|Michael P. Hein||Democratic||January 1, 2009 – February 11, 2019|
|Adele Reiter||Democratic||February 11, 2019 – June 7, 2019 (Acting County Executive)|
|Pat Ryan||Democratic||June 7, 2019 – present (County Executive)|
Legislative authority is vested in the County Legislature, which consists of 23 members elected from individual districts, as directed by a county charter reapportionment mandate starting in late 2010. Of the members of the County Legislature, 12 members are part of the Democratic Caucus (11 affiliated with the Democratic Party and 1 unaffiliated), and 11 members are part of the Republican Caucus (10 affiliated with the Republican Party and 1 affiliated with the Conservative Party).
|5||Lynn Eckert, Majority Whip||Democratic||Kingston|
|6||David Donaldson, Vice Chair||Democratic||Kingston|
|9||Herbert Litts lll||Republican||Highland|
|10||Mary Beth Maio||Republican||Highland|
|13||Kenneth Ronk Jr., Minority Leader||Republican||Wallkill|
|14||Craig Lopez, Minority Whip||Republican||Pine Bush|
|15||Rev. Julius Collins||Democratic||Ellenville|
|16||Tracey Bartels, Chairwoman||Unaffiliated[c]||Gardiner|
|17||James Delaune||Democratic||New Paltz|
|19||Manna Jo Greene||Democratic||Cottekill|
|20||Hector Rodriguez||Democratic||New Paltz|
|23||Jonathan Heppner, Majority Leader||Democratic||Woodstock|
- Mary Wawro is part of the Republican Caucus.
- Joseph Maloney initially was part of the Republican Caucus, then he joined the Democratic Caucus, and then he changed his affiliation to the Democratic Party.
- Tracey Bartels is part of the Democratic Caucus.
This section does not cite any sources. (July 2016) (Learn how and when to remove this template message)
Ulster County contains a large part of Catskill Park and the Catskill Forest Preserve. The former Delaware and Hudson Canal brought Pennsylvania coal to Kingston on the Hudson. Former Orleans band member John Hall served in the Ulster County legislature before moving to the 19th Congressional District to run for Congress.
Ulster County has continued to be a popular vacation destination for many decades. The County is home to many outdoor landscapes, including the Catskill Mountains, the Hudson River, Minnewaska State Park, Catskill Park, Shawangunk Mountains and the Shawangunk Ridge. Each offers various recreation opportunities, including hiking, bicycling, skiing, horseback riding, kayaking, rock climbing, hunting and fishing.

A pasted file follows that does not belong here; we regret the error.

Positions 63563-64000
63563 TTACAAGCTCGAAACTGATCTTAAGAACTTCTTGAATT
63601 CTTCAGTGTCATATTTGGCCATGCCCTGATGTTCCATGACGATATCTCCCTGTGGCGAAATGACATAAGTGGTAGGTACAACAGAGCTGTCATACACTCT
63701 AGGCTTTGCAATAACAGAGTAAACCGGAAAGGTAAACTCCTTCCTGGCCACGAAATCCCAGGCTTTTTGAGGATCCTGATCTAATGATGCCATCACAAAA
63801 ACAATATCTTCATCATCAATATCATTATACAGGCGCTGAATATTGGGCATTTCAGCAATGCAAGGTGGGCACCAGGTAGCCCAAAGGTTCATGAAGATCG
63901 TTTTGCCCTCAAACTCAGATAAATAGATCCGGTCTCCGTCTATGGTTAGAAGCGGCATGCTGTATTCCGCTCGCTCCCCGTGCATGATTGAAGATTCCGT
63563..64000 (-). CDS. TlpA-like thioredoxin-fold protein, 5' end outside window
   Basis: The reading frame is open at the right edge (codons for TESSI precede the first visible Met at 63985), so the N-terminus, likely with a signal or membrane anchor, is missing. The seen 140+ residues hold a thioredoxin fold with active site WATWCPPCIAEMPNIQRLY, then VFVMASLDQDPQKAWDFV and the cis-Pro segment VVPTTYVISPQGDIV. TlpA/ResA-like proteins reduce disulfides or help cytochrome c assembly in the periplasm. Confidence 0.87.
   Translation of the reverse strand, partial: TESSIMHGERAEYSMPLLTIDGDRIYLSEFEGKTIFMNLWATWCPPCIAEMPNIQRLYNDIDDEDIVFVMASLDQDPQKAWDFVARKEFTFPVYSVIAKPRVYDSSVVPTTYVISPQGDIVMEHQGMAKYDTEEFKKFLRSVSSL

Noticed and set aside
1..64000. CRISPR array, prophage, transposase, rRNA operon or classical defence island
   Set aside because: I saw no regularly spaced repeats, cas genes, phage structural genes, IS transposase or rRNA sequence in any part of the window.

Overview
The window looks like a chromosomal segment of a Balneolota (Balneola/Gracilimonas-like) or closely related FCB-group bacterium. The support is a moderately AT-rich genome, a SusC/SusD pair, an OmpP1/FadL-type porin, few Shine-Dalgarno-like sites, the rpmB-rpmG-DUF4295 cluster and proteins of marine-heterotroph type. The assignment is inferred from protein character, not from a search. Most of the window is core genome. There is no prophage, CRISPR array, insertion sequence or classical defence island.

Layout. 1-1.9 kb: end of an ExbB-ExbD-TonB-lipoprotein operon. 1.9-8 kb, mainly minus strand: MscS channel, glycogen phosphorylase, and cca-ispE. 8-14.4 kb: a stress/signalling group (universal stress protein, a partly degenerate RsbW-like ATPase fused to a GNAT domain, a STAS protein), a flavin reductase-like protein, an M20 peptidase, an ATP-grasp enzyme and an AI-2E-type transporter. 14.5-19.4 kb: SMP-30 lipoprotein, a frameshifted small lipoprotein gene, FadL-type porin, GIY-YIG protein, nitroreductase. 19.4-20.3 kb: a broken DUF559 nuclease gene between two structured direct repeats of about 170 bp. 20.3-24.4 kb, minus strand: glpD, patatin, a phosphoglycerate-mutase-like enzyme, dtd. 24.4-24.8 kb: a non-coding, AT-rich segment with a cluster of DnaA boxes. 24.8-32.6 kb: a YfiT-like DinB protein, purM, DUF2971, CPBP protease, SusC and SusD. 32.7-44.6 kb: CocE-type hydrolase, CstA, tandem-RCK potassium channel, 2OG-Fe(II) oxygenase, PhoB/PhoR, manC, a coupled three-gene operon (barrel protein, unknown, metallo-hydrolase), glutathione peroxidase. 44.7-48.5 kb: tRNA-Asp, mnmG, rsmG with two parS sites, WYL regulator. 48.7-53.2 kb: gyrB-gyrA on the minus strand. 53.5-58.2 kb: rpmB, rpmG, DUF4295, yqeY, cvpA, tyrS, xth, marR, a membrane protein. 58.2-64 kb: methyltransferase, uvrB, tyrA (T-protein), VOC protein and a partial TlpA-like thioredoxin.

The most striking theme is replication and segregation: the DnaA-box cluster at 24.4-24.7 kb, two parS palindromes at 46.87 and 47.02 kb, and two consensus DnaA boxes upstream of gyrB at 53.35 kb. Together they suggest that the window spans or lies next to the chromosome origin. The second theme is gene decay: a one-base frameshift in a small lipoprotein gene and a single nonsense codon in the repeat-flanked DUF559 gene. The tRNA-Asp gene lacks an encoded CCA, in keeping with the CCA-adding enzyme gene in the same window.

The County also includes more than 40 miles of rail trails along the Hudson Valley Rail Trail, Wallkill Valley Rail Trail, and O&W Rail Trail. The Walkway Over the Hudson, the world’s longest pedestrian and bicycle bridge which spans the Hudson River, is connected within Ulster County trails.
Ulster County has also played a role in some significant moments in U.S. history. The Senate House State Historic Site in Kingston, New York is where, in early 1777, American colonists met to ratify the New York Constitution.
The Ulster County Fair has been held in New Paltz for many years and is promoted as "The Best Six Days of Summer". County run recreation areas include the Ulster County Pool in New Paltz and the Ulster Landing Park in Saugerties.
Public transportation in Ulster County is provided by Trailways of New York to and from New York City and Albany, and along Routes 28 and 23, Ulster County Area Transit on major state and US road corridors in the county, and by Kingston Citibus in Kingston.
|Ulster County, New York|
- Kingston (county seat)
- East Kingston
- High Falls
- Lake Katrine
- Lincoln Park
- Pine Hill
- Port Ewen
- Rosendale Hamlet
- Saugerties South
- Stone Ridge
- Walker Valley
- West Hurley
- "State & County QuickFacts". United States Census Bureau. Retrieved October 13, 2013.
- "Find a County". National Association of Counties. Retrieved June 7, 2011.
- "National Historic Landmarks Program – Lake Mohonk Mountain House". National Park Service. Archived from the original on November 10, 2013. Retrieved December 7, 2013.
- "2010 Census Gazetteer Files". United States Census Bureau. August 22, 2012. Archived from the original on May 19, 2014. Retrieved January 8, 2015.
- "Population and Housing Unit Estimates". Retrieved June 9, 2017.
- "U.S. Decennial Census". United States Census Bureau. Retrieved January 8, 2015.
- "Historical Census Browser". University of Virginia Library. Retrieved January 8, 2015.
- "Population of Counties by Decennial Census: 1900 to 1990". United States Census Bureau. Retrieved January 8, 2015.
- "Census 2000 PHC-T-4. Ranking Tables for Counties: 1990 and 2000" (PDF). United States Census Bureau. Retrieved January 8, 2015.
- "American FactFinder". United States Census Bureau. Retrieved January 31, 2008.
- Leip, David. "Dave Leip's Atlas of U.S. Presidential Elections". uselectionatlas.org.
- Brooks, Paul (November 5, 2008). "Hein wins big as first Ulster County executive". Times-Herald Record. Ottaway Community Newspapers. Retrieved November 21, 2008.
- Ulster reapportionment panel to revamp Legislature. DailyFreeman.com. Retrieved on August 9, 2013.
- Clearwater, Alphonso T. (1907). A History of Ulster County, New York. Kingston, NY: W.J. Van Deusen.
- Fried, Marc B. (1975). The Early History of Kingston & Ulster County, NY. Marbletown, NY: Ulster County Historical Society.
- Sylvester, Nathaniel Bartlett (1880). History of Ulster County, New York, with Illustrations and Biographical Sketches of its Prominent Men and Pioneers: Part Second: History of the Towns of Ulster County. Philadelphia, PA: Everts & Peck. OCLC 2385957.
- Ulster County Historians (1984). The History of Ulster County, With Emphasis upon the Last 100 Years, 1883–1983. Kingston, NY: Ulster County Historians. OCLC 11345209.
- Van Buren, Augustus H. (1923). A History of Ulster County Under the Dominion of the Dutch. Kingston, NY. OCLC 1131828.
- Zimm, Louise Hasbrouck (1946). Southeastern New York: A History of the Counties of Ulster, Dutchess, Orange, Rockland and Putnam. New York: Lewis Historical Publishing Co.